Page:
Some of the problems are things one doesn’t think about at first, in the wake of a disaster. A family is displaced by flooding from Hurricane Matthew in the town of Lumberton, and finds shelter in a hotel. But then, there’s the matter of how to get to the store or a food donation center that may be miles away. For along with their home, they lost their car.
Thousands of people in the Lumberton area are dealing with these kinds of issues, and worse. And for parents with children, the worry and the pain are multiplied. It’s one thing to try to struggle through yourself. It’s much more difficult when your children don’t have adequate clothing or supplies and they just don’t understand why.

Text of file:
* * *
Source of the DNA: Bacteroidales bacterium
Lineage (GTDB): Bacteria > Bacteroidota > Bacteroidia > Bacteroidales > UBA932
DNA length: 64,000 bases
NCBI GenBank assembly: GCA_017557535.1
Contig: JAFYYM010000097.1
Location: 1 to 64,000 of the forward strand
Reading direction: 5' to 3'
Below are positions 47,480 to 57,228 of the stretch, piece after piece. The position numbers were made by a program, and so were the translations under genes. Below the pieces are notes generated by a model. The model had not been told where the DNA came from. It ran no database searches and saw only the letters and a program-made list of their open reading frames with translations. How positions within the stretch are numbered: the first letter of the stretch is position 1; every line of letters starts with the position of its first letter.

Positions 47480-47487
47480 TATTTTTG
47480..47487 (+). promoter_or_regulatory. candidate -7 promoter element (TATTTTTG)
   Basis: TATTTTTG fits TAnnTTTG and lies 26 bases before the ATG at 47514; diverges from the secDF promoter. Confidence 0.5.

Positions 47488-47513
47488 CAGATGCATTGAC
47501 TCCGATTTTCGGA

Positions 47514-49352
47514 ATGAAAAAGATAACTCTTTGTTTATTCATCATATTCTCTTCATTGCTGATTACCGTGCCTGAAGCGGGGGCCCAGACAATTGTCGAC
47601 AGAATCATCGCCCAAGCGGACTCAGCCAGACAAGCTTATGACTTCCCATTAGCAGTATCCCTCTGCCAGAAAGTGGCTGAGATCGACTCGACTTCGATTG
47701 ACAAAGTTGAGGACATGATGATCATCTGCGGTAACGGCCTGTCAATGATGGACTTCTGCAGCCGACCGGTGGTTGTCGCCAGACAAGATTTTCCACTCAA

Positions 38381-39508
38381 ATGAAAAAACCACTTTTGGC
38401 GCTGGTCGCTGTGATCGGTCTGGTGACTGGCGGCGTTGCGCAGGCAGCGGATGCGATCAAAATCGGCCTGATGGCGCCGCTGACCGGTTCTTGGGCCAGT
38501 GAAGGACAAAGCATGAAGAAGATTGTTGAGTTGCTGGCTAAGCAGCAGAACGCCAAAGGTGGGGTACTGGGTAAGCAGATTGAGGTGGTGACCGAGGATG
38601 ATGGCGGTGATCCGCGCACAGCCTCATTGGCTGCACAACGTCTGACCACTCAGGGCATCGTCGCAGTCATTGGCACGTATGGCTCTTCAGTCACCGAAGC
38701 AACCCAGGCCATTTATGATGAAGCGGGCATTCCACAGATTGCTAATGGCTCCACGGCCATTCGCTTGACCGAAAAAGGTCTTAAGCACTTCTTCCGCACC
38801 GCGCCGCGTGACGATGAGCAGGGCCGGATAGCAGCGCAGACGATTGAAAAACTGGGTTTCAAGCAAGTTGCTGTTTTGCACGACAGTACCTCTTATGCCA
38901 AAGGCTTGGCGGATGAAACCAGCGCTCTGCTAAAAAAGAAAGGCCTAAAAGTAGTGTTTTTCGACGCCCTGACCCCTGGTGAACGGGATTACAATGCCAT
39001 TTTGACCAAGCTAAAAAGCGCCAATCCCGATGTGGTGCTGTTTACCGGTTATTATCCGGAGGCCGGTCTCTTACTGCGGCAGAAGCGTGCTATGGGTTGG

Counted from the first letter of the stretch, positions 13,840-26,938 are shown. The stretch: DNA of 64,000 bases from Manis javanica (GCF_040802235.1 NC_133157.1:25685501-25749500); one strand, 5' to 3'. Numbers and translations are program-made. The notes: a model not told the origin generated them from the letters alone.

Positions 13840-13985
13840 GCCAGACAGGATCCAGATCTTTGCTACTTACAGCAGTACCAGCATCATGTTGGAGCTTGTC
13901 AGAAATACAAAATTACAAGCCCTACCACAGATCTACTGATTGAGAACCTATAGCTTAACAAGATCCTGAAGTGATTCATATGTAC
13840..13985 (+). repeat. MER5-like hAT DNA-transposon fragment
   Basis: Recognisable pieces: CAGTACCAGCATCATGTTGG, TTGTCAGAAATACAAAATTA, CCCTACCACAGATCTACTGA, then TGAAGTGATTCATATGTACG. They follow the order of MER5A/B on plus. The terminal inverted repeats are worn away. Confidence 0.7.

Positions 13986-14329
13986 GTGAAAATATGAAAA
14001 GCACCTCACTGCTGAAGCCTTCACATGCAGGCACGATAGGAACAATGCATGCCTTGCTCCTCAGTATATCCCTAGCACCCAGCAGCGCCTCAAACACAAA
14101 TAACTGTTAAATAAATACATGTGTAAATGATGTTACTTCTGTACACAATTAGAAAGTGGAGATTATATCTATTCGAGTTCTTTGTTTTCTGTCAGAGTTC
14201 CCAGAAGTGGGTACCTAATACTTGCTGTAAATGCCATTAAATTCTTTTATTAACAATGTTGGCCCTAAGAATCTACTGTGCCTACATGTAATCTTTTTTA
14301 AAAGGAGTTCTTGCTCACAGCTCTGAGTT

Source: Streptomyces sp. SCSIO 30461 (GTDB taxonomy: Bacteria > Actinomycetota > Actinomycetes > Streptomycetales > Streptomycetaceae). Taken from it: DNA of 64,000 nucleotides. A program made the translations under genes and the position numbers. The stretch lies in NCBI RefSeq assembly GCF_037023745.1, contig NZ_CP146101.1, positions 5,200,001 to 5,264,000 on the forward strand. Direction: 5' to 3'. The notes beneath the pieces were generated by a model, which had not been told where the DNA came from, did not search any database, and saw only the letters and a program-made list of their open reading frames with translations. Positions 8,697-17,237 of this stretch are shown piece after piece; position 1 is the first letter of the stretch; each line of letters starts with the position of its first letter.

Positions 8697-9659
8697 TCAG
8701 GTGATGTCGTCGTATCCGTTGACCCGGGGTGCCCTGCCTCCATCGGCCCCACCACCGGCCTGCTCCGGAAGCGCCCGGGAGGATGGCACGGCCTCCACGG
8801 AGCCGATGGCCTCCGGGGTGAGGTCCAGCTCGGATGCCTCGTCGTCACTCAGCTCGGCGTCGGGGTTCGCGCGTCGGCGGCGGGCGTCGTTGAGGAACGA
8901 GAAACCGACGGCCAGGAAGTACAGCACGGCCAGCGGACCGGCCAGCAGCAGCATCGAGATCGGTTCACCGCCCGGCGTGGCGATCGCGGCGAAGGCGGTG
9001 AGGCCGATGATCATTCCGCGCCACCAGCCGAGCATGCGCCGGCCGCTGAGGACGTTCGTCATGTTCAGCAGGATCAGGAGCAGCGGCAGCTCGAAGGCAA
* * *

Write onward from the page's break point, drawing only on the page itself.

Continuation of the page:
The consequences of the hurricane’s flooding are all the worse as well for those in the area who are lower-income or very poor. Many didn’t have flood insurance. Now they have to rely on churches and relief organizations and help from the Federal Emergency Management Agency and Gov. Pat McCrory’s Hurricane Matthew Recovery Committee.
The governor is asking North Carolina’s members of Congress to seek $1 billion in additional federal help, and to cut a deal that will obligate the state to match 10 percent of such money instead of the required 25 percent.
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And so far, contributions to the governor’s fund are lagging relative to what’s needed. Let’s hope that changes. Good neighbors and volunteers are helping in Lumberton, but they need help, too.
We were not all in this flooding together, but we must be together in the recovery.